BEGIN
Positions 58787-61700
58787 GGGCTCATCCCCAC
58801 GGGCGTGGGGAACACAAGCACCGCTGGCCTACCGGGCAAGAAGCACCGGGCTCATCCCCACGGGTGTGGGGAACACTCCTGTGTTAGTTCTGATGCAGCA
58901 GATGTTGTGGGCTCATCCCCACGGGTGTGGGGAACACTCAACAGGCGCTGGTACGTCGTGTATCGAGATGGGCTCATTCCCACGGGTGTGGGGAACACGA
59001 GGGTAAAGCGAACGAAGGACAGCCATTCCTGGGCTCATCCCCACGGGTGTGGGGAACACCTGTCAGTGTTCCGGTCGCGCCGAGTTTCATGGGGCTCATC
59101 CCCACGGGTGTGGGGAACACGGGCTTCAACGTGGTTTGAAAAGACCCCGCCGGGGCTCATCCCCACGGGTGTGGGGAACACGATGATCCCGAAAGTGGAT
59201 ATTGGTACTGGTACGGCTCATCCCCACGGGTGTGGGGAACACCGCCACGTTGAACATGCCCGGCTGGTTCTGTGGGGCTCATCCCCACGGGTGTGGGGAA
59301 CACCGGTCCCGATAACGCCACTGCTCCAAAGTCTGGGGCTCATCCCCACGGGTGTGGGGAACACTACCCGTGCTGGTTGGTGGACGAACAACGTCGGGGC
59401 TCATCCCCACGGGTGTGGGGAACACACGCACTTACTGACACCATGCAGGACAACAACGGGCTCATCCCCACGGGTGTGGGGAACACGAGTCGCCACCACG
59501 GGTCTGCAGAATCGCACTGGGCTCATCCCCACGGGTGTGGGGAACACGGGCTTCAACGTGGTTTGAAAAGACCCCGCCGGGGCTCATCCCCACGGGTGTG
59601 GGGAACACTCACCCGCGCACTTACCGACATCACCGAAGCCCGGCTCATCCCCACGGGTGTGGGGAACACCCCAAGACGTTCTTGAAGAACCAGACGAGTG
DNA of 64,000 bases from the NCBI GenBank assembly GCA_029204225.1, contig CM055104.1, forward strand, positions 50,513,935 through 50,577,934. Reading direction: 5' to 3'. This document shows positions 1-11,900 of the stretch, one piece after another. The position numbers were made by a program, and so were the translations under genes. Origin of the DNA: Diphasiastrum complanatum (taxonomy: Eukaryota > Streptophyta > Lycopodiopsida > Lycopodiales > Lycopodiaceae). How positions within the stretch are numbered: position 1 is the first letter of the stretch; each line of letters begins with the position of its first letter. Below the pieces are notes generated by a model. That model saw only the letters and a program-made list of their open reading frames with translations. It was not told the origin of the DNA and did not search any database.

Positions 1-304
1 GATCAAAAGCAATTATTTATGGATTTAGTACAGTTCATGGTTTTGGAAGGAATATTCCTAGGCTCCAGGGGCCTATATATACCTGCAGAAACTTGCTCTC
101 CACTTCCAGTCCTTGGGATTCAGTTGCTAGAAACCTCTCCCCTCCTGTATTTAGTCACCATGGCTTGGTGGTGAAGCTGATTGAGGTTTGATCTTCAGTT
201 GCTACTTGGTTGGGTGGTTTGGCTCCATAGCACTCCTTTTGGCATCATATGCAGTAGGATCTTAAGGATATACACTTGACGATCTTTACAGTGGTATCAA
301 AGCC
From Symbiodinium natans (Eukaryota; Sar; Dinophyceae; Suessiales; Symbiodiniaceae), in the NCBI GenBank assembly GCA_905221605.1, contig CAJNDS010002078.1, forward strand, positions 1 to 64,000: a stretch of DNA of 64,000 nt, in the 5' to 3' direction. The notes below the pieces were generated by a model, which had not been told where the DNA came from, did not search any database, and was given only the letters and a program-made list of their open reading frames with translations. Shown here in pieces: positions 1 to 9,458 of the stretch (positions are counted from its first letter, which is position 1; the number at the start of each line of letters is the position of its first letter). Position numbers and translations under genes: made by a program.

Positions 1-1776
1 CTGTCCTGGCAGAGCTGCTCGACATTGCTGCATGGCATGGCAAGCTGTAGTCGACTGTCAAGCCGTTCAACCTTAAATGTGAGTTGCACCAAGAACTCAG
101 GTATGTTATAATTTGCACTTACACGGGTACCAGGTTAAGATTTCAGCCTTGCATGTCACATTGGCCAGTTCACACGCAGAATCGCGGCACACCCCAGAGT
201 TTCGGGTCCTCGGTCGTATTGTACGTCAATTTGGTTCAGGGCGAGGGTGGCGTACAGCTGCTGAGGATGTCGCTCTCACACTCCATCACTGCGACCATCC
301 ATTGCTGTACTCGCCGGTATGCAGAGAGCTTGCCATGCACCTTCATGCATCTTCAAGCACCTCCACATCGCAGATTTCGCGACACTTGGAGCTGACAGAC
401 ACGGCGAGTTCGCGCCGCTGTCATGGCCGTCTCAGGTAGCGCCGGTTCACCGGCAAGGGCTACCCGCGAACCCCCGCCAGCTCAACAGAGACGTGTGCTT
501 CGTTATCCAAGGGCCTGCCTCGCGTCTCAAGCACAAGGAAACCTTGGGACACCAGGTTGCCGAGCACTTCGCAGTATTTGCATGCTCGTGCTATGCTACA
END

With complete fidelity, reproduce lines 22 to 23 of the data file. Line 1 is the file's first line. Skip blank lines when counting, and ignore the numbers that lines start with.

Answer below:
201 TTCGGGTCCTCGGTCGTATTGTACGTCAATTTGGTTCAGGGCGAGGGTGGCGTACAGCTGCTGAGGATGTCGCTCTCACACTCCATCACTGCGACCATCC
301 ATTGCTGTACTCGCCGGTATGCAGAGAGCTTGCCATGCACCTTCATGCATCTTCAAGCACCTCCACATCGCAGATTTCGCGACACTTGGAGCTGACAGAC